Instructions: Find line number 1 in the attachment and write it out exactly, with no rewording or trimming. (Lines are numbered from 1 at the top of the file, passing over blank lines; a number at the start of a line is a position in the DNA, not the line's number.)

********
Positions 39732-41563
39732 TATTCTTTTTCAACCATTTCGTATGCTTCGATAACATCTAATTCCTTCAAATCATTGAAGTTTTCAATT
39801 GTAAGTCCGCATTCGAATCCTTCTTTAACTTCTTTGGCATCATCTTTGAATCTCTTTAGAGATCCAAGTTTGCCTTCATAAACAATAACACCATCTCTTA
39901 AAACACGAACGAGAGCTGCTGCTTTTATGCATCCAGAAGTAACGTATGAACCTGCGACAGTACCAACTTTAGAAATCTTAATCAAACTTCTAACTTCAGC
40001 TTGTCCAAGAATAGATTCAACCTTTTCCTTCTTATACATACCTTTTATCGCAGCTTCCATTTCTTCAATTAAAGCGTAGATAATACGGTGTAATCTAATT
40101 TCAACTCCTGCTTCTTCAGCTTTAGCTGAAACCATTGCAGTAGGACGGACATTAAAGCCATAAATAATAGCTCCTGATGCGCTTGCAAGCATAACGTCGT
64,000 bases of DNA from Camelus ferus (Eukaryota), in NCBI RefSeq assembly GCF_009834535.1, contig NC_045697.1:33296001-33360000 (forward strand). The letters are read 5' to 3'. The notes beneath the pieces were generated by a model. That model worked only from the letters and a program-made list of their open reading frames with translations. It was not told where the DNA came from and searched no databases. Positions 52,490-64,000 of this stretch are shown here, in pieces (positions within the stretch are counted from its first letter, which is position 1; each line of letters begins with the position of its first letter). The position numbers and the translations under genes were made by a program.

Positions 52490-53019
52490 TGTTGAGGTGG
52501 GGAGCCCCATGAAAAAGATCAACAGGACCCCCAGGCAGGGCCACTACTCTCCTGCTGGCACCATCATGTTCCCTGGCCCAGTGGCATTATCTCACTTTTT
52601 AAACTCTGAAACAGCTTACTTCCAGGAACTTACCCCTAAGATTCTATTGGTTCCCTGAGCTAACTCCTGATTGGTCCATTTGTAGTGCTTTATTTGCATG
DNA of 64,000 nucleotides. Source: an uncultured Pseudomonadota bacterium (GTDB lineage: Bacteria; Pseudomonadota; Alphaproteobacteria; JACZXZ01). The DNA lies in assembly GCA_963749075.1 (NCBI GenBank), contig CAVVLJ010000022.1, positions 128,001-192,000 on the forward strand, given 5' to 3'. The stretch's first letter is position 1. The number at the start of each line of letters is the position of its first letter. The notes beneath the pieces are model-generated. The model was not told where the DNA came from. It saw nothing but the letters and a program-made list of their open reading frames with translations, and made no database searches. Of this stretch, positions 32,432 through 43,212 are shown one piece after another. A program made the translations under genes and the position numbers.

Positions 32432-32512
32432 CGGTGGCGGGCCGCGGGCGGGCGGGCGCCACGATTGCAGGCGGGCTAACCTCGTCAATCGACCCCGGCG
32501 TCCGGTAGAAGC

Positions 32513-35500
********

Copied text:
Positions 39732-41563